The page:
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Welcome to our patient stories page – a series of short films sharing the experiences of families who have been cared for by the Fetal Medicine Unit at St George’s.
We know how helpful it can be to hear from families who may have experienced a similar situation to your own, so we are very grateful to these families for sharing their stories with us.
We are also incredibly grateful to Faye Ward, one of our patients included in the films below, for producing these for us and supporting the launch of the Twins Trust Centre of Research and Clinical Excellence.
Shelley & Marcus’s story
“We felt that with their close eye on the pregnancy they would be able to intervene at any stage if necessary.”
At ten weeks gestation, Shelley and Marcus found out they were having triplets. They also discovered two of their babies shared a placenta and were at risk of developing twin-to-twin transfusion syndrome (TTTS).
Over the weeks that followed, the babies were closely monitored to ensure they were growing normally. Shelley and Marcus say they felt reassured by the expertise of the team, and knowing that St George’s had the facilities to carry out laser surgery if necessary.
The symptoms of TTTS didn’t progress beyond the early stages of pregnancy, and Shelley delivered three healthy baby girls, Emily, Sophie and Molly in August 2019.
Tara and Matthew’s story
“We’re both just so grateful to St George’s and all the staff for the care that we received there.”
After discovering they were pregnant with triplets, Tara and Matthew were referred to St George’s as a specialist centre for multiple pregnancies.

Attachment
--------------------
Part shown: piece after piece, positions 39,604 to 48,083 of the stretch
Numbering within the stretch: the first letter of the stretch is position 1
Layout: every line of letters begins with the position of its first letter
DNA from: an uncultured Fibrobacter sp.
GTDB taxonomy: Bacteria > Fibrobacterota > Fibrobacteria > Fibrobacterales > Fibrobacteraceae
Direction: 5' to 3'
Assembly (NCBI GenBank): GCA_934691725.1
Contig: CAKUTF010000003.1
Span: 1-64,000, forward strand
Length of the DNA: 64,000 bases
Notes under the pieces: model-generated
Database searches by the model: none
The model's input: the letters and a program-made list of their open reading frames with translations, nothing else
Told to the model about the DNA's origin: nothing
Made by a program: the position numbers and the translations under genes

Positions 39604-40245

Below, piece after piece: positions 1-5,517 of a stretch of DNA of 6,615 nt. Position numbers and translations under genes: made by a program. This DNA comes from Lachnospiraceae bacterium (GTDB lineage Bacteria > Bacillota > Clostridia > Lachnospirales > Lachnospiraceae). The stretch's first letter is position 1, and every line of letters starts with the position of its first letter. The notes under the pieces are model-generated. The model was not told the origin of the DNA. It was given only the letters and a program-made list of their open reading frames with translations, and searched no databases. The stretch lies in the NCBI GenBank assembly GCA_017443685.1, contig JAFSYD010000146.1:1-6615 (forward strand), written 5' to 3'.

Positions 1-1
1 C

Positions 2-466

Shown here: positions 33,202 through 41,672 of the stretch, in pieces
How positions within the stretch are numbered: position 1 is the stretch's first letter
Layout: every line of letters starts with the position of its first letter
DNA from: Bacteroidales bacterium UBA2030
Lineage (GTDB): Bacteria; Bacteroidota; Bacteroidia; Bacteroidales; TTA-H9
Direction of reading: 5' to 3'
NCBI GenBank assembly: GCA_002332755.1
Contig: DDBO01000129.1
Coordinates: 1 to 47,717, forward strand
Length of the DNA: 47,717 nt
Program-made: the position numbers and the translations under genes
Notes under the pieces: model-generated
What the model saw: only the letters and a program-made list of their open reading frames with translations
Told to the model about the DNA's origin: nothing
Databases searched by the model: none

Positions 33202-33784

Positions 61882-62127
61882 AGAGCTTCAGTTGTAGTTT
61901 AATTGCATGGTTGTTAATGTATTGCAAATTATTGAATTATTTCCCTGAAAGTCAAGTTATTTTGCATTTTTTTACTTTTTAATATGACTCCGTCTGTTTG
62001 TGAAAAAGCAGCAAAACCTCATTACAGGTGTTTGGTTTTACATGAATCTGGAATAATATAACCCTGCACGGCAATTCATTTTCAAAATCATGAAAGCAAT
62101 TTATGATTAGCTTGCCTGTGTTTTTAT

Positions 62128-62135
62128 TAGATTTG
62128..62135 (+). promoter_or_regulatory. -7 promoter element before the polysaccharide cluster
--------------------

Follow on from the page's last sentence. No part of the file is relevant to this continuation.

At their initial scan, they found out the babies shared the same placenta and potentially the same sac, which is very rare.
At 12 weeks gestation, Professor Asma Khalil was able to confirm the babies had their own individual sacs, but their shared placenta put them at risk of a number of complications, and it was unlikely all three babies could be carried beyond 24 weeks.
The couple made the decision to have a selective reduction, which would give two babies the best chance of survival.
At 34 weeks, Tara gave birth to two healthy boys, Freddie and Archie.
“They’re doing absolutely fine, developing typically and healthy thanks to the team at St George’s hospital.”
During Michelle’s pregnancy, she read about the research Twins Trust had funded around twin growth charts, led by Professor Asma Khalil. At 23 weeks gestation, she mentioned the twin growth charts to her local hospital, but they were still using growth charts based on growth patterns for singleton babies.
At her 28 weeks + 4 gestation scan, her consultant raised concerns that the abdominal circumferences of both twins, although having increased, had not increased according to the growth curve. They planned to deliver them early, but Michelle was keen to seek a second opinion.
Michelle arranged to see Asma, who measured her using the twins growth charts and was able to confirm the babies were growing and developing normally. Michelle says it’s thanks to the team at St George’s that her twin boys, Tommy and George, were born happy and healthy at 36 weeks.
Faye & Tom’s story
“The midwife team were incredible. They became friends, confidents, counsellors, as well as doing their job of looking after Faye physically.”
Faye and Tom were at their 20-week scan at St George’s when they discovered Faye’s cervix was starting to open. To prevent early delivery, Professor Asma Khalil recommended Faye have a cervical stitch.
Following the procedure, Faye stayed at St George’s on Carmen ward under the care of Asma and her team for two months. Faye and Tom say the care they received during that time was incredible.
At 36 weeks, Faye gave birth to a healthy, happy boy and girl – Finn and Edie.